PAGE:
What Web Almanac Tells Us About JavaScript
Written by Ian Elliot   
Wednesday, 08 December 2021

Now in its third year the Web Almanac explores every aspect of how the web is built and relies on over a hundred experts to make sense of data collected by HTTP Archive. Here are some of its findings about the almost universal use of JavaScript and WebAssembly which is conspicuous for its absence.

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The Web Almanac is a comprehensive report on the state of the web, backed by real data collected by examining metadata over 8 million websites on a monthly basis. It comes from HTTP Archive, a community-run project, that has been tracking how the web is built since it was started by Steve Souders in 2010. Using WebPageTest, it gathers basic metrics like the number of bytes per page, whether the page was loaded over HTTPS, and individual request and response headers. It sources the URLs from the Chrome UX report, a public dataset from Google that aggregates user experiences across millions of websites actively visited by Chrome users.

2021 sees the third edition of the Web Almanac, which as explained by Rick Viscomi, its Editor-In-Chief aims to give a picture of the state of the web as a whole. Comprising 24 chapters it has contributions from more than a hundred people, each covering the bits of the web ecosystem in which they are experts.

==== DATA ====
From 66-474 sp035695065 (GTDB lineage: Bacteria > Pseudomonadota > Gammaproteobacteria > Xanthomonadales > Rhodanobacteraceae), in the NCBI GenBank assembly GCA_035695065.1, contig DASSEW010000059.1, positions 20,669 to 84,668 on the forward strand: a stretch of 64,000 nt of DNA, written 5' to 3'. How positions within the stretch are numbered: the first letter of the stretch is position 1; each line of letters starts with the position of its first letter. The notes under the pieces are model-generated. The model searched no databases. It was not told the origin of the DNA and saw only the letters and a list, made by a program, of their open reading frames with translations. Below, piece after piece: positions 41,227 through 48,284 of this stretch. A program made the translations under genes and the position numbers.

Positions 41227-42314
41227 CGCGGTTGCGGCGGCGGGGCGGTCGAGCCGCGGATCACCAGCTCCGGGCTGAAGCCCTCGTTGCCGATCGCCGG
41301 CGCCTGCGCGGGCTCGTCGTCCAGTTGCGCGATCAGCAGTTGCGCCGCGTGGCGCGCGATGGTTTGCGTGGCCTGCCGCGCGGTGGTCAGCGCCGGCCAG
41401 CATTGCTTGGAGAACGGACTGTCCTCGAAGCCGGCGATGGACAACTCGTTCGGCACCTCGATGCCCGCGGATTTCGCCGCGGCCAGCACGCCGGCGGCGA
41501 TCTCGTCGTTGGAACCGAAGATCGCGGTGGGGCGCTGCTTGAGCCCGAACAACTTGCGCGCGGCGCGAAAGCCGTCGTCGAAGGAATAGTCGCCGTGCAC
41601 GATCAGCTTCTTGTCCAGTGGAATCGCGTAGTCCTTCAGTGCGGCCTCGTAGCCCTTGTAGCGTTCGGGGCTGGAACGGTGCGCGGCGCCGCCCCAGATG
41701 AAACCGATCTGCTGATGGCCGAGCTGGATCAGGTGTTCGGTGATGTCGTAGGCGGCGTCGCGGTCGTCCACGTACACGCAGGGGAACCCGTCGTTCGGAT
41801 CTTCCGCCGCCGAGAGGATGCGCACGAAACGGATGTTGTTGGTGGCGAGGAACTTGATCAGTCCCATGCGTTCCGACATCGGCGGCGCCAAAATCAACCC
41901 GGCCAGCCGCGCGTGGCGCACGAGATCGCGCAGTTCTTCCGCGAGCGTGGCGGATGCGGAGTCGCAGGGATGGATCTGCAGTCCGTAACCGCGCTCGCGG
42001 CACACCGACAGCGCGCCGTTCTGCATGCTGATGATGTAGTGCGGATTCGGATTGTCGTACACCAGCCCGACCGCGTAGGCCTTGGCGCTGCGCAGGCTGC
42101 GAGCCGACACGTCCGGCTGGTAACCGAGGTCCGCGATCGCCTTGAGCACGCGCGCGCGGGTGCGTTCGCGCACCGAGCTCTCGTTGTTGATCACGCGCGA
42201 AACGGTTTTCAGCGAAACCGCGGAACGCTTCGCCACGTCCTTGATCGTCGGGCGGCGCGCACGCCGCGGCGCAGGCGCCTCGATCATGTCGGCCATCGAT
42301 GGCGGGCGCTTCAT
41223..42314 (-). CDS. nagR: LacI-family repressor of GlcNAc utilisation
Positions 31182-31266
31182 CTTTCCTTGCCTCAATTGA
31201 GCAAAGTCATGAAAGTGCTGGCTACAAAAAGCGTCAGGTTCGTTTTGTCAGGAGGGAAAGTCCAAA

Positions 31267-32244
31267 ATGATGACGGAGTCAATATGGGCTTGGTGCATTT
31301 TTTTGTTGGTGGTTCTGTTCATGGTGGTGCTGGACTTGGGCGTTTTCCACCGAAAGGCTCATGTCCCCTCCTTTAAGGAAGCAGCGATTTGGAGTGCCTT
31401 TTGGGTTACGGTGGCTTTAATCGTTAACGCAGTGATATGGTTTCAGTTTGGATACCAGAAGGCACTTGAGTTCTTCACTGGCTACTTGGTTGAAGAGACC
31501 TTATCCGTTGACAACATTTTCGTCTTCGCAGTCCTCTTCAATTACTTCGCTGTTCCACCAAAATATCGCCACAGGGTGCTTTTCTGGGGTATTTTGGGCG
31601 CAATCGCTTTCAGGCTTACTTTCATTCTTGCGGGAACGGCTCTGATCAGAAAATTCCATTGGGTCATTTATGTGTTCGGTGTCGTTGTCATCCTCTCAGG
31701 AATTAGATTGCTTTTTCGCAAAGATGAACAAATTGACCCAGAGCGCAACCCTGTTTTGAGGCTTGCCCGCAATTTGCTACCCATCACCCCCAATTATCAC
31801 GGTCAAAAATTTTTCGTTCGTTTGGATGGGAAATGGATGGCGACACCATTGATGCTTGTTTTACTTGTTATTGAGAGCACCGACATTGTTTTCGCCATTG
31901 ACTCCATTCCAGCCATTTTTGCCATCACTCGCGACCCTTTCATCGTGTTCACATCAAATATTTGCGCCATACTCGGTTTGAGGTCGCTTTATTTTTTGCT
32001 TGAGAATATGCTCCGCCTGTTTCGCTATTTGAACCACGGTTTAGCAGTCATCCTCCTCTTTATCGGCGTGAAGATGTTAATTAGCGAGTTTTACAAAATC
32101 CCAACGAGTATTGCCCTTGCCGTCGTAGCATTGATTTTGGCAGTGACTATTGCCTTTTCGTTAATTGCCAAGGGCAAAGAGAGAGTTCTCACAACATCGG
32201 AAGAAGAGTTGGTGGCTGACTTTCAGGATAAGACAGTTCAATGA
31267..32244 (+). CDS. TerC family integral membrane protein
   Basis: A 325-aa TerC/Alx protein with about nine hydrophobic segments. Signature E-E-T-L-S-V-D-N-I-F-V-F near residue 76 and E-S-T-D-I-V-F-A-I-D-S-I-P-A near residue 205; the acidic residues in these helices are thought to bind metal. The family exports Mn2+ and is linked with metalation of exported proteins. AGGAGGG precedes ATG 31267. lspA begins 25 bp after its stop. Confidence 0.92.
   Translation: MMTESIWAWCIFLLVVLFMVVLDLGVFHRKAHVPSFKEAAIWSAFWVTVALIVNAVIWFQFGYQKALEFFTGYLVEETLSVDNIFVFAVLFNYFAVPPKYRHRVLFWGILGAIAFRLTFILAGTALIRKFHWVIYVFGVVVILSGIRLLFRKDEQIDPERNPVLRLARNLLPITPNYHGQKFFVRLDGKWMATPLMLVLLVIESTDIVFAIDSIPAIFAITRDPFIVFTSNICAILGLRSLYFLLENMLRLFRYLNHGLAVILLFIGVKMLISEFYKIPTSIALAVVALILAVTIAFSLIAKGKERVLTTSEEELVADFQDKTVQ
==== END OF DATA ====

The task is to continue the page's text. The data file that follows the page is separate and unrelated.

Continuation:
The data used for the 2021 edition of the Web Almanac are from the July 2021 crawl which in turn used a list of websites visited by Chrome users during May 2021. In total there were 8,198,531 websites, of which 7,499,763 are mobile websites and 6,294,605 desktop websites with most websites being included in both the mobile and desktop subsets.

Users and purists never stop moaning about the amount of JavaScript that we force them to consume. Currently this seems to be 427 KB per page at the 50th percentile on mobile devices and 463 KB on the desktop. Which means that 50% of the pages are bigger than this! To put this in context it doesn't seem much compared to the megabytes of image and resource data a typical page downloads.

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Despite the impression created by frequent references to React, 84% of websites still use jQuery and only 8% use React.

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You can argue that jQuery is bundled with everything and no sensible programmer would use it, but there is still good reason for adopting it if you don't need a complete framework. The reason given by Web Almanac for jQuery's prevalence is that most WordPress sites use jQuery and WordPress is used on nearly a third of all websites. Another finding is that the most popular version of jQuery is 3.5.1, which is used by 21.3% of mobile pages. The leap to version 3.0 can be explained by a change to WordPress core in 2020, which upgraded the default version of jQuery from 1.12.4 to 3.5.1.

With only 8% using React, you could ask why we all believe that it's the obvious way to build a modern web page? The same could be said of WebAssembly. You may be seeing amazing demos of how some game or full app is currently running in the browser, but in the real world it really isn't making much impact. It is only detected on 0.06% and 0.04% of all domains on desktop and mobile correspondingly. Perhaps it is still early days but it seems to be taking ages to get a mature system and easy to use environments. Even then there is always the possibility that for general web use it is just too exotic and solves a problem we don't really have.

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More Information

Web Almanac 2021

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W3C - WebAssembly Version 1.0

WebAssembly Is Ready For Use

 

 

Last Updated ( Wednesday, 08 December 2021 )